Getting ThereIt is easy to find the Skedaddle Mountains, but it is difficult to find a good place from which to hike the peak. There are private land areas to the east of the summit, that block the easiest approach to the summit. I drove completely around this small range looking for the perfect starting place and finally settled on an approach from the west.
From Susanville take Hwy 36 east to the junction with Hwy 395 and turn NORTH on Hwy 395. Travel 15.3 miles North on Hwy 395 to the signed paved road to Wendell and turn right or east. Stay on this road for about 3.5 miles, past a energy production plant, over the railroad tracks, and then just after a sharp right turn there is a dirt road on the left signed as 26019.
This dirt road has lots of forks and it looks like it is an OHV playground on the weekends. Stay on the main road and stay left at all the forks. Head into the canyon you see straight ahead. If you end up in a very dusty area and are driving over moguls (like I did), turn around and go back to the main road and try again.
At the last left at about 2.3 miles from the paved road the dirt road gets a little more rocky and traverses up the side of a hill towards a saddle. At 4.2 miles from the paved road there is a saddle and this is a good place to stop. A 2WD car should be able to make it here if the road is dry. Beyond here the road becomes much worse and takes you downhill away from the summit. From this saddle (elevation 5,200 ft) you can see your first objective straight ahead. The western end of Hot Springs Peak is straight ahead. The summit is out of site from the saddle. It is all cross country hiking from here.
Route DescriptionThe route up Hot Springs Peak from the west is straightforward. From the “trailhead” at the saddle, elevation 5,200 ft., head east down a little draw and then up the side of the ridge that is directly in front of you. Head up to the top of the ridge and then follow the ridgeline up to the southeast. The vegetation here is short and easy to maneuver around.
Once you reach the top of the ridge, you will be heading generally east over the first summit that is directly in front of you. This upper ridgeline will take you over 2 lower summits before reaching the highest summit.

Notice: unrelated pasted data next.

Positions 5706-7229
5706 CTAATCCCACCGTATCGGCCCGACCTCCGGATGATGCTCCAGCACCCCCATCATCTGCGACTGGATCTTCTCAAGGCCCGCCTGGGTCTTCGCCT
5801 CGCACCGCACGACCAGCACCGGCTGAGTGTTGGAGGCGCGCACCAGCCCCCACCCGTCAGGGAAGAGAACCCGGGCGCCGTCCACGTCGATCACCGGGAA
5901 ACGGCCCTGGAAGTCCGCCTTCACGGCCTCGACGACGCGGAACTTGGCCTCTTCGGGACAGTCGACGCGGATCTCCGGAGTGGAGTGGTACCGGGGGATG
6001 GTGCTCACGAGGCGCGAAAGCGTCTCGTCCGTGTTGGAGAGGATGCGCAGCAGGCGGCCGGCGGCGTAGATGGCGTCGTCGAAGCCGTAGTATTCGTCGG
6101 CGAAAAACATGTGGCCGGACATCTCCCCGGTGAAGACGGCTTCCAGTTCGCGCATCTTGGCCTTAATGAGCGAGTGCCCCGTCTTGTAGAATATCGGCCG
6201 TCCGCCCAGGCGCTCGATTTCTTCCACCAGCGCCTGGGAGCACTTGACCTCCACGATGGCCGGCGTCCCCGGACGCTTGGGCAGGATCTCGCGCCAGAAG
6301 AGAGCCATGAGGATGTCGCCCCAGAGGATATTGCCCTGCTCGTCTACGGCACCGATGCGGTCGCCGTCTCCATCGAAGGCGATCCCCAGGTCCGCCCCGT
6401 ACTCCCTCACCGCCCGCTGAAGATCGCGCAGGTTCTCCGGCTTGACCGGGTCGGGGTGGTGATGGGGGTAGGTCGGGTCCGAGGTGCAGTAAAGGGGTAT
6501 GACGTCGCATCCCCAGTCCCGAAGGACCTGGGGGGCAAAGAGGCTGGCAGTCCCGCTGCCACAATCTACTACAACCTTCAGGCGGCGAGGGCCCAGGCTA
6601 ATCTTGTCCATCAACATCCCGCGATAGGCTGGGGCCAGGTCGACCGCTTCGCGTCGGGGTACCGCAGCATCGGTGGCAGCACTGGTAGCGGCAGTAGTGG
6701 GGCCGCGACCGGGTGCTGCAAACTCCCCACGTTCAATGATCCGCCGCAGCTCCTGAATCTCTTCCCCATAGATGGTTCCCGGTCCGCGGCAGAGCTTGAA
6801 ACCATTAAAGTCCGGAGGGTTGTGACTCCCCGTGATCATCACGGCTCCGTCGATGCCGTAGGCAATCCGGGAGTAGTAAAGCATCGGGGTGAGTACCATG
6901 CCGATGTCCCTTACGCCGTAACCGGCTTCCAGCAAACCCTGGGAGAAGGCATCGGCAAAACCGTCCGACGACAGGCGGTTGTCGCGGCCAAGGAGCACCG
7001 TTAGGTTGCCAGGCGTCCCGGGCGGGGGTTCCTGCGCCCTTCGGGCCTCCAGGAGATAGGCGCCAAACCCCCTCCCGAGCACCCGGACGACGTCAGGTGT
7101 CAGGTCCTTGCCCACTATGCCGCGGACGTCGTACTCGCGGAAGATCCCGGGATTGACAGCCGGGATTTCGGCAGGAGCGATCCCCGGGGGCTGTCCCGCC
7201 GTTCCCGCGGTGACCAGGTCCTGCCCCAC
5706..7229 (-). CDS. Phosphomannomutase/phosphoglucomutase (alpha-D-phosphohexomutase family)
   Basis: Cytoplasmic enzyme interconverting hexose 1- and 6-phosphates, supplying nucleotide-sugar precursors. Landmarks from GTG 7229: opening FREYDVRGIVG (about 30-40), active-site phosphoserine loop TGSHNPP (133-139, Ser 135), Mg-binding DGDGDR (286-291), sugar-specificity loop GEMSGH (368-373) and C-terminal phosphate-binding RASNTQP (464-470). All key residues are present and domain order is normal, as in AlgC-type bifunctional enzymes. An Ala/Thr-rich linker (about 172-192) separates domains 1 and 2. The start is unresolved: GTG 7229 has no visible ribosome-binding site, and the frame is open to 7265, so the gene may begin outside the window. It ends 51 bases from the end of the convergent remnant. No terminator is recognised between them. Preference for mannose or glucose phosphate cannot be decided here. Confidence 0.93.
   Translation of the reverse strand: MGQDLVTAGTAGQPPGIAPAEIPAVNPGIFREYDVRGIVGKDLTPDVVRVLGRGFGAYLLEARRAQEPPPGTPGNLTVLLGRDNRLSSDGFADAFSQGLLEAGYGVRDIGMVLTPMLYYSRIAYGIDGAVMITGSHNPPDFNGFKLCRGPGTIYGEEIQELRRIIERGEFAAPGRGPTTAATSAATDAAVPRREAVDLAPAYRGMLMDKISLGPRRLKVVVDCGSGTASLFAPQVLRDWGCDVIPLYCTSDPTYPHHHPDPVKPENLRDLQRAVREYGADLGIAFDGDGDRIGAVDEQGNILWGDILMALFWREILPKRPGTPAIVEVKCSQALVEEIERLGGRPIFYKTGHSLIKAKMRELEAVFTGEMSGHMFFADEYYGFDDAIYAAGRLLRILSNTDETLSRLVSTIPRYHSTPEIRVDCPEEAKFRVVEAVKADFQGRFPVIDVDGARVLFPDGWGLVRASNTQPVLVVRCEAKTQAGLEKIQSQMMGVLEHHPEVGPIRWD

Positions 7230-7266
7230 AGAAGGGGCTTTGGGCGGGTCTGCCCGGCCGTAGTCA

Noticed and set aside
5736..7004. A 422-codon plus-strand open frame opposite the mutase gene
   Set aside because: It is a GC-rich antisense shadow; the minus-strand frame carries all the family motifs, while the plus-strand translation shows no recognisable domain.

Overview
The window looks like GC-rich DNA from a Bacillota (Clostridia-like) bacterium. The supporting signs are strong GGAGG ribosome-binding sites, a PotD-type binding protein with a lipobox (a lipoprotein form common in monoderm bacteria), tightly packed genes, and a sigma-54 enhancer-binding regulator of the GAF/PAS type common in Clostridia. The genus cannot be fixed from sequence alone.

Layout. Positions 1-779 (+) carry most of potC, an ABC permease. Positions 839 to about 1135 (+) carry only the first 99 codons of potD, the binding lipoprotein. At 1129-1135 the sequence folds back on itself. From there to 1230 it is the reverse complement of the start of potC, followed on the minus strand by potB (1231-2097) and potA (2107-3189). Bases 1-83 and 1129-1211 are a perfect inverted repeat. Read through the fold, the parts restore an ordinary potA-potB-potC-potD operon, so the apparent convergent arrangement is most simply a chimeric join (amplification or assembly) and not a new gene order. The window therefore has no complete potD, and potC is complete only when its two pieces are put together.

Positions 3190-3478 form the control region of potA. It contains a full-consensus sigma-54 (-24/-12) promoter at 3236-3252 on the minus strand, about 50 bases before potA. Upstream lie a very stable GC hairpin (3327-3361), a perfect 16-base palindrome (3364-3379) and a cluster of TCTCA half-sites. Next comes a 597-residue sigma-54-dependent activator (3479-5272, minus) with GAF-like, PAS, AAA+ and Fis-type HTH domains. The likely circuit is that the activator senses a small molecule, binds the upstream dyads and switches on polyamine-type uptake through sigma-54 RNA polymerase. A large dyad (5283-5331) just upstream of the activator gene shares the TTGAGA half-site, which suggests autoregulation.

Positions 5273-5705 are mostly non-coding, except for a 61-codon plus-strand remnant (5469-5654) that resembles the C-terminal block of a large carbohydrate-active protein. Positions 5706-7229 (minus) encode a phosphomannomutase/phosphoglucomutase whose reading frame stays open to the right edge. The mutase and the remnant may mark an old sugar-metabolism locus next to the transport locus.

As you reach the top of the western summit, you will be able to see the middle summit directly east. Unfortunately, you have to descend about 220 ft to a saddle and then back up to the middle summit.
There are a few obstacles to overcome to get to the middle summit. After you get down to the saddle between the west summit and middle summit, you need to head to the left and aim for a talus slope on the north side of the middle summit. You will have to break through some brush to get to the talus slope, but once on the talus, the going gets easier. At the top of the talus slope, take a look around so you can find this place when you return. It is kind of brushy on top of the middle summit, but manageable. Make your way east to the edge wher you will see the eastern and highest summit of Hot Springs Peak.
Again, you will have to descend about 220 ft to a saddle that separates the middle summit from the eastern summit. Stay near the ridgeline as it ascends up to the eastern summit. Once on the summit, enjoy the views of Honey Lake to the south, Susanville to the west, Observation Peak to the north, and Nevada to the east. Return to the trailhead the same way you came.
Total hike is about 7.5 miles with about 3,375 ft of elevation gain. I didn’t feel well the day I hiked it and it was hot. It took me about 6.5 hours to complete this hike. No trail, lots of route finding. I drank 4 liters of water and was out when I got back to the car.